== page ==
Date of Award

2017

Degree Type

Thesis

Degree Name

Master of Arts in English

Department

English

First Advisor

Carnell, Rachel

Subject Headings

American Literature, Behavioral Psychology, British and Irish Literature, Gender, Literature, Modern Literature, Motion Pictures, Personal Relationships

Abstract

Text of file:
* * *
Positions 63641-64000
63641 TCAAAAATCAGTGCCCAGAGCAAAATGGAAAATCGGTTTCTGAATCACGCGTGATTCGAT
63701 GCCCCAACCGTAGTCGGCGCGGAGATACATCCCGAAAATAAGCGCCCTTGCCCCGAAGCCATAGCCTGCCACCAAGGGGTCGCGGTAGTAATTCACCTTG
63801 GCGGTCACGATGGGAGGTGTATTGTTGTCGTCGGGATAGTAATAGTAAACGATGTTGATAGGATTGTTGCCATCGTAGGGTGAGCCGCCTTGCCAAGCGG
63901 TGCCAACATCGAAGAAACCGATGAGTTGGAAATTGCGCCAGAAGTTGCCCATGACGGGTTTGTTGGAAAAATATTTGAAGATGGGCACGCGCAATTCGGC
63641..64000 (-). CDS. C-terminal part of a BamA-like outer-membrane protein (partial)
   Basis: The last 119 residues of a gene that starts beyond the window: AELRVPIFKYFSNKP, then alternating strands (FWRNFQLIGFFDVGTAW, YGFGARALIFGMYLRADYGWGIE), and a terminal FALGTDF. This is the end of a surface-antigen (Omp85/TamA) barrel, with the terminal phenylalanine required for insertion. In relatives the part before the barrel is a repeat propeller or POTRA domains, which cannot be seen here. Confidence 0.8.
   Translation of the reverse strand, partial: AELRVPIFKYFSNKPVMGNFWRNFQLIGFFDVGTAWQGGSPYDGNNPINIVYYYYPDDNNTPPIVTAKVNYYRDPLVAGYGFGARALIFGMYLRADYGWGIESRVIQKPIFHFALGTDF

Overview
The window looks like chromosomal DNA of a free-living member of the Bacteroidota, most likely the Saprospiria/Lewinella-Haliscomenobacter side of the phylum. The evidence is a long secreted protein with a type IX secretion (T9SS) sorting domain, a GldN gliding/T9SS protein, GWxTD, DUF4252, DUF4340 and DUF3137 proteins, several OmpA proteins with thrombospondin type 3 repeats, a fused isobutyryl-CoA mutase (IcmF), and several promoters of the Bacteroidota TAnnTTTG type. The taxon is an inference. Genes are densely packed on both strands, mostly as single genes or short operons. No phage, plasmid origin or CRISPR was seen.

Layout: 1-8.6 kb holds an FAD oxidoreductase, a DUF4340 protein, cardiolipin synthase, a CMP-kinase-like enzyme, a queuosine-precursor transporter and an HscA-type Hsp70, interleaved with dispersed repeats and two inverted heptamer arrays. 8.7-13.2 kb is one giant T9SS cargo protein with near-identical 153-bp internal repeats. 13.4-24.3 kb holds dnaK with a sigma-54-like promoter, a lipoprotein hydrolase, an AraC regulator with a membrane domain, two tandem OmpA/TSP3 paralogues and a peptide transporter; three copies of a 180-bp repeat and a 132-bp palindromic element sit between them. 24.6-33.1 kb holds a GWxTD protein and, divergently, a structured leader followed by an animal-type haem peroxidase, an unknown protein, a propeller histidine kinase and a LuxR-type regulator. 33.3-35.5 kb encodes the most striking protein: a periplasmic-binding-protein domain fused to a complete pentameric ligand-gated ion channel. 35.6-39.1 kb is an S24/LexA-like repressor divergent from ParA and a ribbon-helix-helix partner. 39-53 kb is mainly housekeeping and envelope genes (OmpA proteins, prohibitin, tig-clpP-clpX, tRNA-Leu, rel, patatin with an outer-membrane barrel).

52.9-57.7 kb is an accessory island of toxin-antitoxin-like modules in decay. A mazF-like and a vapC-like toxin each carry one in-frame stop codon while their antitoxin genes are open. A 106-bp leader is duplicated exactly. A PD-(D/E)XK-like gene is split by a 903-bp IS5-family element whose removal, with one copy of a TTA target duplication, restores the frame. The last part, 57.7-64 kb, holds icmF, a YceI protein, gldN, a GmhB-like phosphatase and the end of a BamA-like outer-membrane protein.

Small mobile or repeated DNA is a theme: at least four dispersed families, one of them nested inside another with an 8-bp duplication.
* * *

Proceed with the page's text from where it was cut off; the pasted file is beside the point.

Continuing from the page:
In recent years, there has been a trend in young adult adaptations of Wuthering Heights to amend the plot so that Catherine Earnshaw chooses to have a romantic relationship with Heathcliff, when in Bronte’s novel she decides against it. In the following study, I trace the factors that contribute to Catherine’s rejection of Heathcliff as a romantic partner in the original text. Many critics have argued that her motives are primarily Machiavellian since she chooses a suitor with more wealth and familial connections than Heathcliff. These are indeed factors; however, by engaging with contemporary research on adolescent development, I show that the primary reason she rejects Heathcliff is because he has exhibited a propensity for violence and other abusive behaviors. I also analyze the consequences of reversing her decision in the updated young adult versions, which include the made-for-television film MTV’s Wuthering Heights (2003), the Lifetime original film Wuthering High School (2012), and the novel Catherine (2013). The most significant consequence of this change is that in order to make Heathcliff a “chooseable,” twenty-first century hero, the writers of these works have to romanticize his violent tendencies through the perspectives of their female protagonists. When the young women begin to question how secure they are around their partners, they ultimately decide that fidelity to their “soulmate” relationship is more important than safety or autonomy, with the writers using Catherine Earnshaw’s famous “I am Heathcliff” speech to support their protagonists’ conclusions. I argue, though, that while Catherine does allude to the type of otherworldly love these young women are venerating, Bronte uses her speech to confront the limitations of that love, not to hold it up as an ideal.

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